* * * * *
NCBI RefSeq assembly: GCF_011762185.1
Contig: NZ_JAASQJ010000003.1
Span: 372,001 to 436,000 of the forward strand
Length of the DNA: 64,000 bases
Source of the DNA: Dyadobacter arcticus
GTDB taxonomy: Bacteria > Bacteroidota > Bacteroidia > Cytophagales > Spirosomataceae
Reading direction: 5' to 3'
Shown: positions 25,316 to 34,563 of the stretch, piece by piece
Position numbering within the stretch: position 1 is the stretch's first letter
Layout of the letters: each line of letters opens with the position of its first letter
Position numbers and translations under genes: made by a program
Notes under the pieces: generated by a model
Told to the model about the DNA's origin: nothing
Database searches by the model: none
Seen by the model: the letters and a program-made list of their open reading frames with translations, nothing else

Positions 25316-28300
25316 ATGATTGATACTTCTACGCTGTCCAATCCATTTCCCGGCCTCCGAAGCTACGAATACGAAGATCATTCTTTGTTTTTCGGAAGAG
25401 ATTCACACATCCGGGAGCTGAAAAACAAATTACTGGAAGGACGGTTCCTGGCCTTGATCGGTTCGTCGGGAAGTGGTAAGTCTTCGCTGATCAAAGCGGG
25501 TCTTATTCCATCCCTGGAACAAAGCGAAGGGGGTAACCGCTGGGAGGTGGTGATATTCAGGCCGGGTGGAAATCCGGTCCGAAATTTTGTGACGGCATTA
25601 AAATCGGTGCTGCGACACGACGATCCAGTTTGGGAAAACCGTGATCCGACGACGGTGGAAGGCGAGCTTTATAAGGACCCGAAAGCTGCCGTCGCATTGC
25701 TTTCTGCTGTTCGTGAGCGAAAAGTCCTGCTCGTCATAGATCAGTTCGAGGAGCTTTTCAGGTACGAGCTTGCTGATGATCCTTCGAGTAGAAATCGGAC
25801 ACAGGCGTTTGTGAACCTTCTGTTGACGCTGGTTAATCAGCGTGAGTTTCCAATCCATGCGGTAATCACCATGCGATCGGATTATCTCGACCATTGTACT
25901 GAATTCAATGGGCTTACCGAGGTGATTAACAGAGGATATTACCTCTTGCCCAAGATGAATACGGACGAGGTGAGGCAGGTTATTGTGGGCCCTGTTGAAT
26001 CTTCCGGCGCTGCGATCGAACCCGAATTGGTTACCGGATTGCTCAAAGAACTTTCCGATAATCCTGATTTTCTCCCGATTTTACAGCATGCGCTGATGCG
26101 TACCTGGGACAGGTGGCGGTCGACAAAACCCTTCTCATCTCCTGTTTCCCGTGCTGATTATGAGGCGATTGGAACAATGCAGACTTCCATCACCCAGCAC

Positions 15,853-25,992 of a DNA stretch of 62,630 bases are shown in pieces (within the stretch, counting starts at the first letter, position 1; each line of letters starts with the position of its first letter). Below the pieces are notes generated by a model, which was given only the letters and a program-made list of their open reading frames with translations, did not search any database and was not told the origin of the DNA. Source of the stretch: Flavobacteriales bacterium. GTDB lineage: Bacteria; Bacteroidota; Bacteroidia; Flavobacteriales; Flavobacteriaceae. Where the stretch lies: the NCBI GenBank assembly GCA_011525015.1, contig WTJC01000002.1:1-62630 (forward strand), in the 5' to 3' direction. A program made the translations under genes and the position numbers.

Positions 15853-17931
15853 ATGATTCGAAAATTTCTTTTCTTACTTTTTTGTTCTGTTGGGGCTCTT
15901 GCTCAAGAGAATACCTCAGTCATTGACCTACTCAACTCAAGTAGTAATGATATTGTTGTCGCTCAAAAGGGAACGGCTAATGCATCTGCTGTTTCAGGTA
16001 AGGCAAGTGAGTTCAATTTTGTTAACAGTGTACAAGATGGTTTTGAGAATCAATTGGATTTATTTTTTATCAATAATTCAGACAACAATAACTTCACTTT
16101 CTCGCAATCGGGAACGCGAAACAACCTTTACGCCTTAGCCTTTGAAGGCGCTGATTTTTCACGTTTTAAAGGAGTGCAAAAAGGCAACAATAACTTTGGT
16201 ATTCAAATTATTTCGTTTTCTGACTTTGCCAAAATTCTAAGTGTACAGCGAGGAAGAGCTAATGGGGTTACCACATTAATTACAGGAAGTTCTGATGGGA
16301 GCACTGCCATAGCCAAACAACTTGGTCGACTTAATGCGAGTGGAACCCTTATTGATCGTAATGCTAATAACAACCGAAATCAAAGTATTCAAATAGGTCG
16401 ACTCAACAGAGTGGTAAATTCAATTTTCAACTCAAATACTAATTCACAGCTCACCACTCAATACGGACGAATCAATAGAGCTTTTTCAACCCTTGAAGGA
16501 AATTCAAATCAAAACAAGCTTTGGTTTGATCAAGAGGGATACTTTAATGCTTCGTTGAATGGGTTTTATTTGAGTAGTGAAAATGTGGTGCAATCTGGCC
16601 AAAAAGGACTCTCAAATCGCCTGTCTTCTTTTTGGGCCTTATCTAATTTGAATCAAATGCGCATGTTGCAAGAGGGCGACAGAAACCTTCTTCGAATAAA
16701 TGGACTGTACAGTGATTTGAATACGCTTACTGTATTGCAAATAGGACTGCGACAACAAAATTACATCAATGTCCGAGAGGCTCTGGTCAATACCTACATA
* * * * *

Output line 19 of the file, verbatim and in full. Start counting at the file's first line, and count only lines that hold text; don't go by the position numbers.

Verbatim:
25501 TCTTATTCCATCCCTGGAACAAAGCGAAGGGGGTAACCGCTGGGAGGTGGTGATATTCAGGCCGGGTGGAAATCCGGTCCGAAATTTTGTGACGGCATTA